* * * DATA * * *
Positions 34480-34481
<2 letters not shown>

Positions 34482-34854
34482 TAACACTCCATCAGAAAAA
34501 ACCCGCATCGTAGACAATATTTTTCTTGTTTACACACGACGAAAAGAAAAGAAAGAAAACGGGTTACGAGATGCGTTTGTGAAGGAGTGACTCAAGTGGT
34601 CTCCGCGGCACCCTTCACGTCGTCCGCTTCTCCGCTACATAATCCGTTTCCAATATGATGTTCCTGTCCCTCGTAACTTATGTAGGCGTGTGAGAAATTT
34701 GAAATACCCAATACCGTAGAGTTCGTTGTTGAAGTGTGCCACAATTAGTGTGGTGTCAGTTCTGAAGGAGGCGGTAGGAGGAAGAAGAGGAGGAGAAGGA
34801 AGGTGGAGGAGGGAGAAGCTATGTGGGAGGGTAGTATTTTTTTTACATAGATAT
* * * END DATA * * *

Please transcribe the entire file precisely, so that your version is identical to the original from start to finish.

Positions 34480-34481
<2 letters not shown>

Positions 34482-34854
34482 TAACACTCCATCAGAAAAA
34501 ACCCGCATCGTAGACAATATTTTTCTTGTTTACACACGACGAAAAGAAAAGAAAGAAAACGGGTTACGAGATGCGTTTGTGAAGGAGTGACTCAAGTGGT
34601 CTCCGCGGCACCCTTCACGTCGTCCGCTTCTCCGCTACATAATCCGTTTCCAATATGATGTTCCTGTCCCTCGTAACTTATGTAGGCGTGTGAGAAATTT
34701 GAAATACCCAATACCGTAGAGTTCGTTGTTGAAGTGTGCCACAATTAGTGTGGTGTCAGTTCTGAAGGAGGCGGTAGGAGGAAGAAGAGGAGGAGAAGGA
34801 AGGTGGAGGAGGGAGAAGCTATGTGGGAGGGTAGTATTTTTTTTACATAGATAT